On our visit to Mexico we had the chance to scope out some Mayan ruins. We ended up taking a tour to Chacchoben, “the place of red corn.”
I’ve been thinking a lot about it lately. Mostly because of the chatter I’m coming across on the Internet about the disaster in Japan and how it’s one more sign of the 2012 Mayan Prophecy and the world coming to an end.
I’m going to reiterate what our guide, Daniel, told us. (I nicknamed him Jaguar because he said that’s what his last name translated to and because of a jaguar call he used to gather all of us.)
ARE WE DOOMED?
Near the end of our tour of Chacchoben, he addressed the elephant in the room no one had yet mentioned: the Mayan calendar, the so-called “prophecy” and the impending end of the world.
As he put it, the whole Mayan Prophecy business had been blown way, Way, WAY out of proportion. (Although, it had been good for Mayan ruin tourism.)
Basically, as he explained it, the Mayan calendar is 1,300 times more accurate than ours. That doesn’t mean it’s precise enough to predict the end of the world, as many are interpreting by the fact the calendar ends in 2012.
Instead, he suggested if the Mayan culture were still operating today, they’d likely be formulating a new calendar. When the current one ends it signifies a cycle of the Mayan calendar is coming to an end, not the entire world.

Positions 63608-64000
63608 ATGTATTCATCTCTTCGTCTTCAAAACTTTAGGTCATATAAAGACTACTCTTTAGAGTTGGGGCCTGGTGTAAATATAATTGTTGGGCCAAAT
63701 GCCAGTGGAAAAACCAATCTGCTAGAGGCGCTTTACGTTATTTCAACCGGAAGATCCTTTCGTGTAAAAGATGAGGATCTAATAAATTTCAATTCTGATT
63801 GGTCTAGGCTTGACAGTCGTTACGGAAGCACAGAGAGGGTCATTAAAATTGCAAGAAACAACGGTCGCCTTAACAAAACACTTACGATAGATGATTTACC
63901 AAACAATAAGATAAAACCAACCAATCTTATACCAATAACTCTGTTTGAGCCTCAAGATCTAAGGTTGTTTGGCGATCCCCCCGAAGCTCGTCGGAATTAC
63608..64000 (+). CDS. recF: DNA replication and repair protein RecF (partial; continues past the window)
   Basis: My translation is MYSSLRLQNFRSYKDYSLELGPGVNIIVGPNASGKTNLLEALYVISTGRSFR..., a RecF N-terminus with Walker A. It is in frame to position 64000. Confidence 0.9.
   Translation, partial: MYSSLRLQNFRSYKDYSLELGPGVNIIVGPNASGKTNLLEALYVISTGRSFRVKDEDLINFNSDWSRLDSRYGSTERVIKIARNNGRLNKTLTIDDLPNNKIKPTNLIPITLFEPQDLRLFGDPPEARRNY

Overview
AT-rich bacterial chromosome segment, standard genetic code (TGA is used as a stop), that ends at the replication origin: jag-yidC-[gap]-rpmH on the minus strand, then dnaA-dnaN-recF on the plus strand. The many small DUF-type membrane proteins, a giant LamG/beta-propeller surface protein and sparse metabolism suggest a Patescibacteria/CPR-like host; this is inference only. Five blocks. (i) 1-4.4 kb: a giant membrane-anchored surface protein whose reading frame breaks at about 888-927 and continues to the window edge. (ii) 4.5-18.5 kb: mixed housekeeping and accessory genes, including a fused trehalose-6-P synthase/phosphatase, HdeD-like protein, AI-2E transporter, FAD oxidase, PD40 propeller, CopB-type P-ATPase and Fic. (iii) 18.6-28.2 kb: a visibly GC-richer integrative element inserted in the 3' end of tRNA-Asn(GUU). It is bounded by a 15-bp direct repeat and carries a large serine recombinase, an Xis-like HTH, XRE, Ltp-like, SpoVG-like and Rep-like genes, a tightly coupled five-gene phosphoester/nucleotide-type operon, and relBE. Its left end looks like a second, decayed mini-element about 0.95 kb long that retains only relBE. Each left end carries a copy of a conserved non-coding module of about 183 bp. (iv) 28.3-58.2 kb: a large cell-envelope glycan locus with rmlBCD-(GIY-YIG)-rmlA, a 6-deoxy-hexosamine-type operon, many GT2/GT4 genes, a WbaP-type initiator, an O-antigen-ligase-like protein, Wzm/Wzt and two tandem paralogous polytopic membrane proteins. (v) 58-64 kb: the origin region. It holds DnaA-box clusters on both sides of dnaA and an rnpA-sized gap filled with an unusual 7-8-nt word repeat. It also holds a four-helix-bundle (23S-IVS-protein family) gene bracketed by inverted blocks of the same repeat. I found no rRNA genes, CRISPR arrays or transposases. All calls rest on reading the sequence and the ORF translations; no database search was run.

HAITI, JAPAN, EARTHQUAKES AND TSUNAMIS
He also went on to talk about the Haiti earthquake. He explained how the axis of the Earth shifted a little because of it, and how that affected an alignment with the Milky Way which has some bearing on the 2012 date. (Sadly, my notes aren’t much help. I figured they’d jog my memory as to why Jaguar said this is significant in the world not ending, but it didn’t.)
Basically, him and all of the other guides joked, “Remember Y2K? 2012 is going to be a lot like that.”
Although, if you look at the earthquake in Haiti, which happened just a year ago, and the current crisis in Japan, you might be tempted to say, “I dunno. These natural disasters are getting worse and worse and happening more often. Sure seems like the world might be getting ready to explode or something.”
Then again, the world has seen a lot of natural disasters in its time. We happen to live in an age where there are both more people and more ways to document chaos as it’s happening. The result is loss of life is higher when tragedies strike and we learn about it virtually immediately.
But it doesn’t portend the end of the world.
Also, bear in mind Death doesn’t always signify just an end, but a beginning. Think of all the good that comes out of these tragedies too. Even for all the grief and heartache, we learn new ways to evolve as people in a global society.
I don’t believe the world is coming to an end. I believe it’s going to keep on changing (perhaps at a faster pace than we’ve previosuly been accustomed to), and forcing us to change with it –whether it’s 2012 or beyond.